Sit. Rep. #16: Brave Helios

1- Are you stagnate in your Scouting Advancement during this CoVid event?  Welllllllllll? Do Something!  If nothing else, ask for help.

2- Learn the name of a tree, flower, shrub, or plant at least one-a-day. It is the easiest when the plant is flowering. Do you know the difference between White & Red Oaks and how to tell the difference in under 1 second?  (That is one single solitary second)
What is the difference between a Pine Tree and a Spruce Tree?

3- What part do Bees play in our food production?

A- What do you call a Grizzly Bear wearing ear muffs?
B- Anything you want, he can’t hear you.

4- Think of (at least) 3 different types of telescopes other than optical. Did you see the picture of the Black Hole last year?

5- Why is “clean” so important in food preparation and cooking while on a camping trip?

C- Why is Dracula afraid of the Dentist?
D- Tooth Decay.

6- Johannes Kepler not only gave us the elliptical orbits of the planets around the Sun. He also gave us some new words to describe the orbits. Let us start simple: There are only 2 things you need to know about a circle. The Center point and the radius. The diameter is twice the radius. 2R = D, or D/2 = R. And the Circumference is 2 Pi R = C. And the Area of the circle is the famous Pi R*R=A.  A= Pi * R*R, or A = Pi R^2.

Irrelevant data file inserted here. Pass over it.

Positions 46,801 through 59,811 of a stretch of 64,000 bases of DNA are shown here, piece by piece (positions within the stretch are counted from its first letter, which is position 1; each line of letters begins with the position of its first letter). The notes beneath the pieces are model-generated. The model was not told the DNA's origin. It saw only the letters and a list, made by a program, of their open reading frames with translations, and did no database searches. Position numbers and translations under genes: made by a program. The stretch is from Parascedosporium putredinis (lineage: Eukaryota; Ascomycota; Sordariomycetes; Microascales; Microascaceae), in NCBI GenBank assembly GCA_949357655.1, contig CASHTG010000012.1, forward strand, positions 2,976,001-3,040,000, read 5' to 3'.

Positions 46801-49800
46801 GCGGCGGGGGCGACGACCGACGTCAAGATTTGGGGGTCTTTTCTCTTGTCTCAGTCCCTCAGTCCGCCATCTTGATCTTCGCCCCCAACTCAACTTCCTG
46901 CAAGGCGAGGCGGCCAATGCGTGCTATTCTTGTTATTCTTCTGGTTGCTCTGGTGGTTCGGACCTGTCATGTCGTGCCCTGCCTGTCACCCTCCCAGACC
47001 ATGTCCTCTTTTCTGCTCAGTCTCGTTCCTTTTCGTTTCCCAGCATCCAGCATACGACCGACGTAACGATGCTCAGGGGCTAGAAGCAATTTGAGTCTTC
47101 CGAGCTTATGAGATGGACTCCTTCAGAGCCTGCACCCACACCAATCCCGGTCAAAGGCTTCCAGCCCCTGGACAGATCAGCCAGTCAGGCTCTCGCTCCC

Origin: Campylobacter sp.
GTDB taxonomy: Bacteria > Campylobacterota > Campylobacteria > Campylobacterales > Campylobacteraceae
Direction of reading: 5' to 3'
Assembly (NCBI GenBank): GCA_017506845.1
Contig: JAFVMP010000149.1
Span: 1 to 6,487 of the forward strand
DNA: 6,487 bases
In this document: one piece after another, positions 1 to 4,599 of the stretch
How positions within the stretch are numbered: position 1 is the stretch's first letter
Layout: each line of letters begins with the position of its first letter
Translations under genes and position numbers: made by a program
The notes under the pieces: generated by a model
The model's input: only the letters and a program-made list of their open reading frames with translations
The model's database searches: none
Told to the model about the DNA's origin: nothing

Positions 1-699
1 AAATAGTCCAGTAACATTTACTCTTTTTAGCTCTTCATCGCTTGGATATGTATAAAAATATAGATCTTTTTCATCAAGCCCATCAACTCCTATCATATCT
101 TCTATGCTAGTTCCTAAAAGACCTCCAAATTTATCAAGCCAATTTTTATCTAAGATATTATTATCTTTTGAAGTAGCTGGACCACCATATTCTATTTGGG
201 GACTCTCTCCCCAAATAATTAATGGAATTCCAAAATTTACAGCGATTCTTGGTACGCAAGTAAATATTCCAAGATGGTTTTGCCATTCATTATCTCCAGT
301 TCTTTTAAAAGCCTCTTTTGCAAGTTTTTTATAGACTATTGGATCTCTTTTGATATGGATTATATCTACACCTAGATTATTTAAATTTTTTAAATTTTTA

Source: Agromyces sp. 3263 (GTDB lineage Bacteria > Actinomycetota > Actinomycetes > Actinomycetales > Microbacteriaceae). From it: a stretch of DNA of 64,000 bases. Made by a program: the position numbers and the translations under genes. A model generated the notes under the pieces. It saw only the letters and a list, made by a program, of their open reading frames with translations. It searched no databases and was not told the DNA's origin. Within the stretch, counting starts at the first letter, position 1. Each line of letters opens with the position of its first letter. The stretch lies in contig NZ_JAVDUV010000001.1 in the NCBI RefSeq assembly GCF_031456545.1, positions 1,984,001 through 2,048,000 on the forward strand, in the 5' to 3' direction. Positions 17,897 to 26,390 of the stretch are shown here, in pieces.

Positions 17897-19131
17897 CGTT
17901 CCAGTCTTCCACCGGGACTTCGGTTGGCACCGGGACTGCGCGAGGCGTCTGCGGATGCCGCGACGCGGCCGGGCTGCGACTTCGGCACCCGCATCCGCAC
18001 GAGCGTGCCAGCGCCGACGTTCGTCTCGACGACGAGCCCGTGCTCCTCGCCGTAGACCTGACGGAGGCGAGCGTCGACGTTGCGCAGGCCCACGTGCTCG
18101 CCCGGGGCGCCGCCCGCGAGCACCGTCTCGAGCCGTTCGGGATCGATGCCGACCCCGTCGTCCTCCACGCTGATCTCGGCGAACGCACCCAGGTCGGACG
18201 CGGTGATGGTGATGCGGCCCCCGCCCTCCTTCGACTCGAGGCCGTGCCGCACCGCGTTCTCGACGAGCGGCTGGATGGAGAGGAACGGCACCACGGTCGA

So Kepler made things more accurate but more difficult mathematically. For now, I will stick to the Astronomy jargon. The Greek word “Apsis” means farthest point. Kepler shortened it to “Ap” The Greek word “Peri” means the nearest point. The aphelion is the farthest point from the Sun of an object in an elliptical orbit around the Sun. The perihelion nearest point to the Sun of the object’s elliptical orbit around the Sun.

   In an X & Y  coordinate system, you need to know 4 parts to solve for the elliptical orbit in 2 dimensions.  Where are the 2 Foci located?  They replace the single point at the center of a circle.  And you need to know the major axis and minor axis.  These replace the radius of a circle.

Helios was the god of the Sun in Ancient Greek mythology. “Brave Helios, Wake up your steed.” The Ancient Greeks thought Helios pulled the Sun across the sky with his team of horses.

E- What did the firewood say to the Tenderfoot Scout.
F- Goodbye. I have met my match.

Keeping an eye on the weather,

Scout Games by Thomas Mercaldo is a good resource.

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